Practice Relating to Rule 110. Treatment and Care of the Wounded, Sick and Shipwrecked
India’s Police Manual (1986) states: “Police should be ready to render First Aid to the injured and should make arrangements for the speedy transport of such injured persons to the hospital.”
India’s Army Training Note (1995) states: “On humanitarian grounds, medical help and care has to be provided to sick and wounded of even an enemy as laid down in [the] Geneva Conventions.” The manual explains that the denial of medical care is most likely to occur because of a shortage of medicine and doctors; because troops may give priority to their own wounded and sick; because wounded insurgents or terrorists may have themselves killed or injured armed forces personnel in an ambush or a raid; and because the sick and wounded may sympathize with or harbour insurgents or terrorists. The manual warns, however, that the denial of medical care may lead to allegations and charges of “(a) inhuman behaviour, (b) cruelty to fellow human beings, [or] (c) death due to the carelessness and negligence of Armed Forces personnel”.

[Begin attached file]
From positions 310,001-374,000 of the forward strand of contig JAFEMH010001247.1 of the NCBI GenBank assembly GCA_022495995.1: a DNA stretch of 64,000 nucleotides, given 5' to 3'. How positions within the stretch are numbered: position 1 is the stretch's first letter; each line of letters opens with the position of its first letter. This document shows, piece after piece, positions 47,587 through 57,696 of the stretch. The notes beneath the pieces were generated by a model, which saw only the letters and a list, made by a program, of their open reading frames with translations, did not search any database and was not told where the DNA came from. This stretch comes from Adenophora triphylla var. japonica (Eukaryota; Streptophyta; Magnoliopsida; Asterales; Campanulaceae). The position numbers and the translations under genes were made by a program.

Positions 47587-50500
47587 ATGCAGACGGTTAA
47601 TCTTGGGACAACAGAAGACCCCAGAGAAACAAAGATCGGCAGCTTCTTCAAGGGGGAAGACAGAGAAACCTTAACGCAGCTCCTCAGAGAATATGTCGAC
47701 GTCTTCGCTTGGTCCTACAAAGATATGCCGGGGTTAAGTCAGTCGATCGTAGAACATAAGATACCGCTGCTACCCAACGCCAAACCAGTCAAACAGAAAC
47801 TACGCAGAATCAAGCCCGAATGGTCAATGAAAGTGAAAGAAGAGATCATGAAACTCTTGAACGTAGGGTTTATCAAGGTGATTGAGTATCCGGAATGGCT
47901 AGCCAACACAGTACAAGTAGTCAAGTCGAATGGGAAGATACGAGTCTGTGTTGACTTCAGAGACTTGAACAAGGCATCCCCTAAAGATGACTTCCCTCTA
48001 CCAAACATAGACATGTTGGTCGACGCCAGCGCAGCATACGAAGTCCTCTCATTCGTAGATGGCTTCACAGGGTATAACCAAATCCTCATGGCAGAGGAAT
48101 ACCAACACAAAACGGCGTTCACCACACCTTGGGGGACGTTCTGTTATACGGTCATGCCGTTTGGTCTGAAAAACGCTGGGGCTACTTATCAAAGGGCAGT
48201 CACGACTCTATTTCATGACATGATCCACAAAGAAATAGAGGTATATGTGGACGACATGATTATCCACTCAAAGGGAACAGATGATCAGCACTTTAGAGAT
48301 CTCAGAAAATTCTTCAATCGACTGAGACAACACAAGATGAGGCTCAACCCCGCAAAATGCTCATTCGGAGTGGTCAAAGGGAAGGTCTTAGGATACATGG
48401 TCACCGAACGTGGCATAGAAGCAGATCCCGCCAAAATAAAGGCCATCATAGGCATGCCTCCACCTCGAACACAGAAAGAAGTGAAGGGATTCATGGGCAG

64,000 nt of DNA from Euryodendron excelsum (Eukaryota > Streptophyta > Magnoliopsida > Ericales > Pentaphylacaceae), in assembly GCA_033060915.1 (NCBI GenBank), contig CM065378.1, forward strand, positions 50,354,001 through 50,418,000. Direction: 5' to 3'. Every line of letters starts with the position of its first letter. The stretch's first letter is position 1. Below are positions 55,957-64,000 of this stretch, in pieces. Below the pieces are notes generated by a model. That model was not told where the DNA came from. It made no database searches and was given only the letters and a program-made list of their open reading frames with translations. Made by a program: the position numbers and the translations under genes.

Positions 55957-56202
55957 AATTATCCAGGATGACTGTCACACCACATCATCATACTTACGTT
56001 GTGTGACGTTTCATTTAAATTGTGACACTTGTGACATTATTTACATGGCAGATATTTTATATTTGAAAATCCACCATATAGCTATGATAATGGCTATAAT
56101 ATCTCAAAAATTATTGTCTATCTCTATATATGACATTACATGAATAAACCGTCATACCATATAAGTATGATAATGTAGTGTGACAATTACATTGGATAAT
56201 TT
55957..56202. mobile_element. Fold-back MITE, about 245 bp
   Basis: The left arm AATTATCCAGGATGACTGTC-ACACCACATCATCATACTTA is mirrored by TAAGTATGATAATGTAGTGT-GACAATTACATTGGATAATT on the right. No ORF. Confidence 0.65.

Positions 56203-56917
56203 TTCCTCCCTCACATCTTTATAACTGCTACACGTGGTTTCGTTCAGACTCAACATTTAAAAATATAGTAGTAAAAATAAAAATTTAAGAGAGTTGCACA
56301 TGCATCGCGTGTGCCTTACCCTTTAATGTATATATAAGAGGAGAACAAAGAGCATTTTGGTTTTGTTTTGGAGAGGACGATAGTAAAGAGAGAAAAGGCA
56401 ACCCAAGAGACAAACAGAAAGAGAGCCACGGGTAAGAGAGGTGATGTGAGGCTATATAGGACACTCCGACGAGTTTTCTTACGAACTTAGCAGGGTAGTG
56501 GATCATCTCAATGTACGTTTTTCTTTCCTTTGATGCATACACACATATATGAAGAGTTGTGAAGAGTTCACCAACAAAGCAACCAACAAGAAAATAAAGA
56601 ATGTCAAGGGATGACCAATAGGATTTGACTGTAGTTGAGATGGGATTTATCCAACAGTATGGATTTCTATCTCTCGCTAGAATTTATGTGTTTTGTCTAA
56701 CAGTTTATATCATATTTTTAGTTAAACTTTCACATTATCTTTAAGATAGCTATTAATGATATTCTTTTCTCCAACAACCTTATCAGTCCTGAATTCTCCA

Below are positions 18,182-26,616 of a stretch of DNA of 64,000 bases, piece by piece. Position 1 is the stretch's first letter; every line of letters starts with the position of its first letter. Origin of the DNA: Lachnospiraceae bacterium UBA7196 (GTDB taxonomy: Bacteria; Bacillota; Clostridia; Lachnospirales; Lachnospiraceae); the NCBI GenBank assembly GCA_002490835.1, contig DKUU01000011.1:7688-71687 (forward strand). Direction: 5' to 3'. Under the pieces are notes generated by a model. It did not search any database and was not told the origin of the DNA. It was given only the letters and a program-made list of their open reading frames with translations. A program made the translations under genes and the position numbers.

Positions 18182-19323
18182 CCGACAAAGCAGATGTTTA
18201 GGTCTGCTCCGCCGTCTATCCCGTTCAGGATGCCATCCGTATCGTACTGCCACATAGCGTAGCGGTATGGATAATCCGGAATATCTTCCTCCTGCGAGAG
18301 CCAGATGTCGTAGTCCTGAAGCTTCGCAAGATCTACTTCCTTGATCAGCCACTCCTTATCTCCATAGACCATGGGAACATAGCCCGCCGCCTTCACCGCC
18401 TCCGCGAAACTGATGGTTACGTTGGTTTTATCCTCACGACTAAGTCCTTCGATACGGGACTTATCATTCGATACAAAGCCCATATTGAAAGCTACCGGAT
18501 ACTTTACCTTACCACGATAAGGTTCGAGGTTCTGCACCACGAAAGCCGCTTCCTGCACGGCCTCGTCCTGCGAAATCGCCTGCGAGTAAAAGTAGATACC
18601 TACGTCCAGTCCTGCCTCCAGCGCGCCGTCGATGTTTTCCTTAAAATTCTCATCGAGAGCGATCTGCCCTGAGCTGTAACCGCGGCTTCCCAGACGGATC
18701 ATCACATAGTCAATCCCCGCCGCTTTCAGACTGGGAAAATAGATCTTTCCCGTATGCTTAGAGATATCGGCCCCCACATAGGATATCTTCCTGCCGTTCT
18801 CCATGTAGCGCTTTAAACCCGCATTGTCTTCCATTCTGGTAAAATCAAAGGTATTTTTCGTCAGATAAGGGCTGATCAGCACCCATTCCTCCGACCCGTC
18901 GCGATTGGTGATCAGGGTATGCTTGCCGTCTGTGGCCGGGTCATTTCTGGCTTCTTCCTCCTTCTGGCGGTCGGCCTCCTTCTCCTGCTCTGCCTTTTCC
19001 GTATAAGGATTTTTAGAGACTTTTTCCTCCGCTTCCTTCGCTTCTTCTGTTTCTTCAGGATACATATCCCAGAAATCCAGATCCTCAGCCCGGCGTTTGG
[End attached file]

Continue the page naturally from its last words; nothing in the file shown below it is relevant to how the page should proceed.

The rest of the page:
With respect to a situation where the armed forces are called upon to assist the civilian authorities, the manual states that, after firing, “immediate steps should be taken to succour the wounded rioters” and that “it is most important that the best possible arrangements for first aid, medical attention and evacuation to hospital of injured rioters are made”.
According to the Report on the Practice of India, there is an obligation to provide immediate medical treatment to those who are injured in police firing.